Gotham Organizers focuses on helping people make the most of their time, space and information. We work with people one-on-one; give talks and workshops on productivity and organization; and help companies streamline processes and systems.
How did you get interested in productivity?
Before starting Gotham Organizers, I had a career in corporate human resources and consulting, focusing on performance management and compensation. I was always interested in how to motivate people to do their best work. I got a Master’s degree in Organizational Psychology to learn more about the interactions between people and organizational systems and structures, and how that impacted performance.
While I was interested in large-scale organizational change initiatives, these projects can take years to develop and implement and I grew frustrated with the glacial pace of change. When I realized I could make a dramatic difference in a person’s productivity in just a few hours working individually, I decided to strike out on my own.
We can quickly clarify someone’s goals and priorities, map out a plan to achieve them, and analyze personal and structural barriers to performance, re-booting a person’s productivity and passion for their work.
How many meetings do you normally have each week?
I love variety – every week is different. One day I’ll work with an architect to re-structure his schedule so he can spend more time meeting potential clients and referral partners; another day I’ll give a workshop for an entertainment company’s employees; another day I’ll re-vamp a real estate company’s filing systems to cut the time people spend looking for information.
I try to keep one day a week client-free so I can focus on my “important but not urgent” projects, as Stephen Covey would say.
What are some of your favorite productivity tips/apps?
I am a big believer in the basics. For all the wonders of technology, if you’re not clear on what you want to get done, no app will help you. Take time to set your big-picture goals, and plan your month, week and day.
Spending 15 minutes in the morning to decide the most important things you want to accomplish during the day is a great investment in your productivity. Then use whatever tools work for you to track what you’ll do, when – could be an old-school paper planner (I still swear by my Filofax), scheduling software or apps.
What’s the most recent adjustment that you’ve made to your personal productivity routine?
Like everyone else, I am tempted by the dopamine hit that email provides and can be lulled by the siren song of the internet’s infinite information and interaction. To avoid being sucked into an online black hole, I’ve been experimenting with starting my day with a quick check of email on my phone, just to see if there’s anything urgent. Since it’s harder for me to read and respond to email on my phone than on my desktop, it’s easier for me to limit my time on it. Later in the day when I am ready for a break, I can go back and watch the funny video my friend Hillary sent and catch up on the latest gossip trending on Twitter.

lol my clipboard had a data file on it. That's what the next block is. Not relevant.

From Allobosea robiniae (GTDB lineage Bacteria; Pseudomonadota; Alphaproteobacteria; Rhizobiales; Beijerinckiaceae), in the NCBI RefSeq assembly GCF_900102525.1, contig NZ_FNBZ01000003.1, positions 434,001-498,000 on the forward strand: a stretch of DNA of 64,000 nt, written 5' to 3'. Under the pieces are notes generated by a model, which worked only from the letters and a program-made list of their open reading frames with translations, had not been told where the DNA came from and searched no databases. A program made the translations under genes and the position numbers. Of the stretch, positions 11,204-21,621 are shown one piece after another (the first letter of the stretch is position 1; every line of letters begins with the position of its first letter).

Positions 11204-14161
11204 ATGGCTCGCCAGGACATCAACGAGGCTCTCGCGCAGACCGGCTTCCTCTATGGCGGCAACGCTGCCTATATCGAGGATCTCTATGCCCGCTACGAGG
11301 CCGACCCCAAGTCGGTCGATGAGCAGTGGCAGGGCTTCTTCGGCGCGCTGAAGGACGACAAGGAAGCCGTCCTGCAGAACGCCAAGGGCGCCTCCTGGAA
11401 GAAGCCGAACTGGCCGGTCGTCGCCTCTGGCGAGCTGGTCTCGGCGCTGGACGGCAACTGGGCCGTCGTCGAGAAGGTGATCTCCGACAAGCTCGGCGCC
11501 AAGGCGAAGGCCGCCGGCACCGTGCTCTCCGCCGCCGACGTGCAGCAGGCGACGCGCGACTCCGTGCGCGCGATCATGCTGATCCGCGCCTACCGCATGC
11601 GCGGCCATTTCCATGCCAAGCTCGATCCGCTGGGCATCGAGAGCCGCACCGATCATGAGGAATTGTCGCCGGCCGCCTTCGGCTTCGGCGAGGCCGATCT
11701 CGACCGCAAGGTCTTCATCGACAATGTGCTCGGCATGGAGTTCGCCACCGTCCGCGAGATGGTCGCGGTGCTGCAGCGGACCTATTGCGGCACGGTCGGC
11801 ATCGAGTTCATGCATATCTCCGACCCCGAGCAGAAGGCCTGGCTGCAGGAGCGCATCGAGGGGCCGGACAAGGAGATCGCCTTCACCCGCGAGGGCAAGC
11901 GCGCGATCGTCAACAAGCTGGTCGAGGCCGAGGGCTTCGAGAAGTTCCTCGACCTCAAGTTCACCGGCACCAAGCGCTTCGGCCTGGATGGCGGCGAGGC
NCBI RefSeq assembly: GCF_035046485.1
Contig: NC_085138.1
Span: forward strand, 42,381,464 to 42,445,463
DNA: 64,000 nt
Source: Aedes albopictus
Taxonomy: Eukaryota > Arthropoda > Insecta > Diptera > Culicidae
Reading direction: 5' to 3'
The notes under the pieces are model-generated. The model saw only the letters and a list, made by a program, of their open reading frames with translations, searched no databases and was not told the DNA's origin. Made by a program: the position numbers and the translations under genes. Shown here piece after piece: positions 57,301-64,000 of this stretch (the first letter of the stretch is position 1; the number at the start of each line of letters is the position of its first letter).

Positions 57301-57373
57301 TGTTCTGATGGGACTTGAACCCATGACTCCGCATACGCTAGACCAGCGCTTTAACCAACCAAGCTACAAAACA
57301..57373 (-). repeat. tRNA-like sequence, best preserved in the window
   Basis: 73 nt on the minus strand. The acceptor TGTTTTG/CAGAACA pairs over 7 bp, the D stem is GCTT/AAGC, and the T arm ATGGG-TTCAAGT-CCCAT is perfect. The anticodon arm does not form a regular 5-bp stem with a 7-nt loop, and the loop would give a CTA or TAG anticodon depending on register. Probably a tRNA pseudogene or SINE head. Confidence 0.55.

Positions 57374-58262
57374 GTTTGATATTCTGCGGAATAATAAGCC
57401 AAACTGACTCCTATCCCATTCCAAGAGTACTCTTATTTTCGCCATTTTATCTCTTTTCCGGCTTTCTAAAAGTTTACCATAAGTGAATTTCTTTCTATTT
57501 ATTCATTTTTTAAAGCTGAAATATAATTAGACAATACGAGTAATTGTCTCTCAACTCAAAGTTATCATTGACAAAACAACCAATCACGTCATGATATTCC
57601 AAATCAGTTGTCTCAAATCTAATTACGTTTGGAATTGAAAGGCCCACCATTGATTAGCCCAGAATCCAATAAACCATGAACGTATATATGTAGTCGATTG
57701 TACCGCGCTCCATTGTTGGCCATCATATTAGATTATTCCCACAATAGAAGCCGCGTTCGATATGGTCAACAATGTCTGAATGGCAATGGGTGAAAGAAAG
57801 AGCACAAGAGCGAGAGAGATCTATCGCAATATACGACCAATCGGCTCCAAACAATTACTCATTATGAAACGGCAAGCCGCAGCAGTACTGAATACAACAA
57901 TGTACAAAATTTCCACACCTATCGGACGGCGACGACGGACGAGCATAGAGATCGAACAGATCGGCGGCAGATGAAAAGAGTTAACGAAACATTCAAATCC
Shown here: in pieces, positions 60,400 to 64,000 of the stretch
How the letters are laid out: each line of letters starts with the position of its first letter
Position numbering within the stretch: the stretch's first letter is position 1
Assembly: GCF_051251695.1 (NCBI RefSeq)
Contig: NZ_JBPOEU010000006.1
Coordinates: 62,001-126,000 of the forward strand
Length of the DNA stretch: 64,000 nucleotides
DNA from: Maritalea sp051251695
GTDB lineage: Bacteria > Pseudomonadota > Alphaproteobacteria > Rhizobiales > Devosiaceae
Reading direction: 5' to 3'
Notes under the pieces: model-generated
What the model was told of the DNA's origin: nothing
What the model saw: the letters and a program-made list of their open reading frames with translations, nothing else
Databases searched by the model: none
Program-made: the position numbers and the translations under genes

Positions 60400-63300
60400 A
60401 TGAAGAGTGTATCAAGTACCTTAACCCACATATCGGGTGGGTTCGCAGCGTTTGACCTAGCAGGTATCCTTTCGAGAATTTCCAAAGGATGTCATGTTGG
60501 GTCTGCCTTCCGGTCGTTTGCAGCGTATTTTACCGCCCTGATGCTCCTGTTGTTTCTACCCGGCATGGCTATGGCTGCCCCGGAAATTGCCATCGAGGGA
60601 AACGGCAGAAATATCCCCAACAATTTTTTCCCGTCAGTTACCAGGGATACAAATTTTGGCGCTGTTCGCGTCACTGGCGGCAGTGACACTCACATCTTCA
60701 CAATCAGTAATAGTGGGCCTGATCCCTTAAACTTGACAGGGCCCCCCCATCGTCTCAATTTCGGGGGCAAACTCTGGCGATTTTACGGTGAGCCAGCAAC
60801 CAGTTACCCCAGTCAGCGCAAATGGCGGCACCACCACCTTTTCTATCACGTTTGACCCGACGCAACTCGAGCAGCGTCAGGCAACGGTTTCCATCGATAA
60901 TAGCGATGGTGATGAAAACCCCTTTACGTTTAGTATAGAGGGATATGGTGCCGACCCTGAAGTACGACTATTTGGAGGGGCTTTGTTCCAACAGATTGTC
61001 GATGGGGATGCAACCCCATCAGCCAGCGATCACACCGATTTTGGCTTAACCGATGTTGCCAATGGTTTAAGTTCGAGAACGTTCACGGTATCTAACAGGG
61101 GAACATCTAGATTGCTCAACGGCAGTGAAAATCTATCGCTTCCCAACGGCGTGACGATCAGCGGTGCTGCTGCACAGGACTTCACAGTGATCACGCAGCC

Do you measure your productivity? If so, how do you do it, and what is your metric?
These days, so much work is knowledge-based and intangible, making it hard to measure productivity, and to really get a feeling of being productive. I wrote a blog post about this when I realized I felt more productive after making a fruit salad than I did after hours of working at my computer.
I focus on achieving a few key goals each day. Accomplishing them makes me feel productive. There’s always more to do, so it’s important to give yourself credit for what you do get done.
Working with a timer at my desk keeps me aware of how much time I spend on different activities. (Beep! Ten minutes just went by while writing up these responses. Good to know.) Using a timer is a simple, effective way to ensure that certain tasks don’t hijack your whole day.
What do you think the next productivity trend will be?
I hope that technology designers will start creating products that are based on the latest research from neuroscience. Thousands of years of brain evolution can’t keep up with the lightning speed of tech change. Just because you can fit 12 live feeds on a screen, it doesn’t mean it’s possible for someone to absorb all that information. Our old brains can only do OTAAT – one thing at a time. We are drowning in distractions. Tools and techniques that can help us focus will be the next big thing in productivity.
Lisa Zaslow, founder of www.GothamOrganizers.com has been helping organizations and individuals be more productive and organized for over 10
years. Clients include corporations, government offices, not-for-profits and
small businesses. Her expertise is regularly featured in the media, including Inside Edition, Fox and Friends, The New York Times, Entrepreneur Magazine, Real Simple and many others. Follow Lisa on Twitter @GothamOrganizer and www.Facebook.com/GothamOrganizers.